As I mentioned in a previous post, I am a more-than-avid fan of technology and productivity. I was an early adopter of the digital organizer and later the smartphone. (Remember the Palm Treo? Yeah, I had one.) I was writing macros and developing mini databases back in the 1990’s when I first discovered Microsoft Excel and Access.
But for some reason, I always was (and continue to be) the one who brought pen and paper to meetings. In fact, just recently, Jason mentioned it and asked me why someone so enamored with technology continued to take a notebook and pen to meetings. I thought about it for a while, noted other times when I tended to use pen and paper over technology, and came up with some reasons. Sure enough, there is some logic behind what comes so naturally to me (and to many others).
Essentially, pen and paper are superior to technology in four scenarios:
- during the planning phase of a project
- when retention of material discussed is important
- when a task requires focus
- when an activity involves creativity
Making a Plan
Project planning often involves brainstorming, setting goals, and sketching ideas. A blank piece of paper allows you to write or sketch anything, just about anywhere on the page. It also allows for adding notes or comments on the page. This open space, as opposed to the more linear structure of a Word document or the clunkiness of most visual design tools, tends to stimulate the generation of ideas. I would attribute the recent popularity of bullet journaling to this phenomenon.
The key advantage of taking handwritten notes in class or in a meeting over using a computer is that doing so results in better retention of the material discussed. One reason for this is that writing takes longer, which forces you to quickly summarize what is being said and write down key points. I also tend to sketch pictures or make diagrams in my notes, which goes a long way toward remembering and processing the information. People who take notes with a computer often find themselves simply transcribing the discussion — much like a stenographer or a court reporter — without actually listening to and digesting the material. I have found that when discussing a meeting days after the fact I often remember key details without even referring to my notes.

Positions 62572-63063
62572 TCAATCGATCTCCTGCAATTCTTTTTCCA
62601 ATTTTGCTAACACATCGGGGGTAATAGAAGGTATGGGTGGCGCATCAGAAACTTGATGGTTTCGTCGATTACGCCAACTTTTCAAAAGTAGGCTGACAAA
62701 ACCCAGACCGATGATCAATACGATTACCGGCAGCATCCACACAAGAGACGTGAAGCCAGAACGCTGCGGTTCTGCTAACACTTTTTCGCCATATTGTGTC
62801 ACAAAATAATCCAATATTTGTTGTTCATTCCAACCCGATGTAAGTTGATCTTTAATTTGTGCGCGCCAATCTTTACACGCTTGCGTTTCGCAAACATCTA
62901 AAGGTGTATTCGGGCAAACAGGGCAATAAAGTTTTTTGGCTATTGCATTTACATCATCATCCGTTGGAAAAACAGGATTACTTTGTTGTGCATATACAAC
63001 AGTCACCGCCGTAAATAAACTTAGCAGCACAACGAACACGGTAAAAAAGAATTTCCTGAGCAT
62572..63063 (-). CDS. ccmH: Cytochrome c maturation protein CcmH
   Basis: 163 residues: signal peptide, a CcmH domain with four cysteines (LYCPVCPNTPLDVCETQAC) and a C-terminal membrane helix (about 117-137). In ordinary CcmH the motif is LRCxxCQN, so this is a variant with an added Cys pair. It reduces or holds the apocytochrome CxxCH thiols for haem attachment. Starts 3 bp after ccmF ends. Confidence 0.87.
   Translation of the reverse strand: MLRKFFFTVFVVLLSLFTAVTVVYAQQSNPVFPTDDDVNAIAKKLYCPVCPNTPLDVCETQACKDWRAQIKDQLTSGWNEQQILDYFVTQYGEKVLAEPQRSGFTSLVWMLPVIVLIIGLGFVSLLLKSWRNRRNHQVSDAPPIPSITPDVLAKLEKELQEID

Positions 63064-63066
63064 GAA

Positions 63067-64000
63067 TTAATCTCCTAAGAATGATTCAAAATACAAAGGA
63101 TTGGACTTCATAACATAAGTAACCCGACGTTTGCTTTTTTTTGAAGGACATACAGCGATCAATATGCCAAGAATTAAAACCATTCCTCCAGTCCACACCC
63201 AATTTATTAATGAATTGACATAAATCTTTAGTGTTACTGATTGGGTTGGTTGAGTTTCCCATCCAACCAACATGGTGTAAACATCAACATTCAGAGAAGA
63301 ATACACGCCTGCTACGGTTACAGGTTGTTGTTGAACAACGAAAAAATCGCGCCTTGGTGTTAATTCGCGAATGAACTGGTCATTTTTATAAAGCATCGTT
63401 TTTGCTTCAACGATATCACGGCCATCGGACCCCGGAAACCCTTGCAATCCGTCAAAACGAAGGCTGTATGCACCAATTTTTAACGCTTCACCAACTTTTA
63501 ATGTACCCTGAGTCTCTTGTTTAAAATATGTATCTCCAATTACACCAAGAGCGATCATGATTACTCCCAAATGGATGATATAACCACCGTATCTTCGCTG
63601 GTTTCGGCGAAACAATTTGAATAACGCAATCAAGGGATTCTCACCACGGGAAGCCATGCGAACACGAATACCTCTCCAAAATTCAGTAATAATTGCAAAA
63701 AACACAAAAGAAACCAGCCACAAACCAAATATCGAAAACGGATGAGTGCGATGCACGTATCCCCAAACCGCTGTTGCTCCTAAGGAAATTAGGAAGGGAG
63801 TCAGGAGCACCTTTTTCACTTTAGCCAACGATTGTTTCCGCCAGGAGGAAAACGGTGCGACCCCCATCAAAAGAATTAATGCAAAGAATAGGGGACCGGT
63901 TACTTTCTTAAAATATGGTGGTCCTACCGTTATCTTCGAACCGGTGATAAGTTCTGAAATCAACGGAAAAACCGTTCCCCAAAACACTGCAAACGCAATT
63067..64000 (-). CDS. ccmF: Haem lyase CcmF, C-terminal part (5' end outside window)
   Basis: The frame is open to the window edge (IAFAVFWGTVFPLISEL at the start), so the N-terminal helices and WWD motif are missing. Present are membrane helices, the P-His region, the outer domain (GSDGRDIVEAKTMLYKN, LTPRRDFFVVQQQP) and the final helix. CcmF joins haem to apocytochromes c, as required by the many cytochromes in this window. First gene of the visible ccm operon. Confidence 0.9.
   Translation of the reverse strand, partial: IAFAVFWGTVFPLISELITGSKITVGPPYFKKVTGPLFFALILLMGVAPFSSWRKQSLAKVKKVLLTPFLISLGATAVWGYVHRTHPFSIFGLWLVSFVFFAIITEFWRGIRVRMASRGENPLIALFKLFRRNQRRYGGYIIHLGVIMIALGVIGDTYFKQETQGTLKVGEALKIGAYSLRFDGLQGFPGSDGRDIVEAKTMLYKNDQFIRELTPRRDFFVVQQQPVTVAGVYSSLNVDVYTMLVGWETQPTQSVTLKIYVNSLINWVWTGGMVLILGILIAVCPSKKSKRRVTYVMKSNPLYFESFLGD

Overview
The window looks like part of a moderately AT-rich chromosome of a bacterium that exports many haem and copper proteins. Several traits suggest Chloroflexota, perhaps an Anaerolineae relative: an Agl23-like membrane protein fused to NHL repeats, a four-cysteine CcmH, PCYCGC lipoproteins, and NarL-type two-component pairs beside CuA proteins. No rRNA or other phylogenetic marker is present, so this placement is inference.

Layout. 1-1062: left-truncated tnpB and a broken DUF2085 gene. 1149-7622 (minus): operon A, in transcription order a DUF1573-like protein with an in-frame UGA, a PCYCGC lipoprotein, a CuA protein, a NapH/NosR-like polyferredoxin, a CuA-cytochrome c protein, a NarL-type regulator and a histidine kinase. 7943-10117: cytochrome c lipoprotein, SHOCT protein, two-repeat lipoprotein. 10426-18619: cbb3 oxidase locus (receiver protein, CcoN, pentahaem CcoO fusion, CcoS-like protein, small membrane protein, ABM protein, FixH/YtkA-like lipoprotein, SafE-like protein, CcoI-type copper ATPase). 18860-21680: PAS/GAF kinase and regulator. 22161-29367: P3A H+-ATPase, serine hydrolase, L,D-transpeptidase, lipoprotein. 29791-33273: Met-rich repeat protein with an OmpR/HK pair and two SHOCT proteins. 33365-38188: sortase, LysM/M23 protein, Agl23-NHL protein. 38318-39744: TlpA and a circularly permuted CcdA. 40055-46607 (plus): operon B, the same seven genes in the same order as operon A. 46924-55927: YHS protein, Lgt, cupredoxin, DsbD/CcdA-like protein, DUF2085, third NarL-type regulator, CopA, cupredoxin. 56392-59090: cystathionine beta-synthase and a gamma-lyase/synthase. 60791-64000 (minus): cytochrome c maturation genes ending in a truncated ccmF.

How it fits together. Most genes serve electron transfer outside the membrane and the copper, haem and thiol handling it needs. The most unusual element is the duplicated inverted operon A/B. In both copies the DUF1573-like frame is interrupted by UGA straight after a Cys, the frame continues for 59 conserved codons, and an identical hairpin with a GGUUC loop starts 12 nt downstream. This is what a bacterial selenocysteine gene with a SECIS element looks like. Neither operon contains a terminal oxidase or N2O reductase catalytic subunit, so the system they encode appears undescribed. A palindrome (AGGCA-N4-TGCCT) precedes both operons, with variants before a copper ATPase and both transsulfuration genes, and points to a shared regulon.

We all have activities that require focus — writing a blog post, developing a flowchart, or auditing financial information, for example — that are usually better completed with a paper and pen, as the computer invites your attention to stray from the task at hand. Perhaps you can find a quiet corner to write that blog post in a notebook before typing it out on the computer. Hang a large whiteboard in your office and use different colored dry erase markers to draw the flowchart you have likely had percolating in your mind. Print out that financial report and use a red pen to mark it up for corrections. You will likely find that you’re able to finish these activities more quickly than if you use your computer.
Being a design firm, we here at ThirdSide are all about creativity. I have noticed that Pat, our lead designer, keeps a notebook at his desk that is full of sketches and notes. Rather than jump right into the design tools he has on his computer, he starts with that notebook. And he will also turn back to the notebook at times in the middle of the design process to sketch ideas before adding them to the digital design. Even those of us whose careers are not necessarily in a creative field sometimes have novel ideas that pop into our mind at random times. Keeping a notebook close at hand is good for jotting down those ideas and making additional notes when they come to us, to further develop the idea into something tangible.
So, continue to use technology to automate your processes and to give your work the professional look that your clients and customers deserve. But don’t abandon the pens and paper (or other writing surfaces) just yet. When used strategically, both forms of media will add value to your work.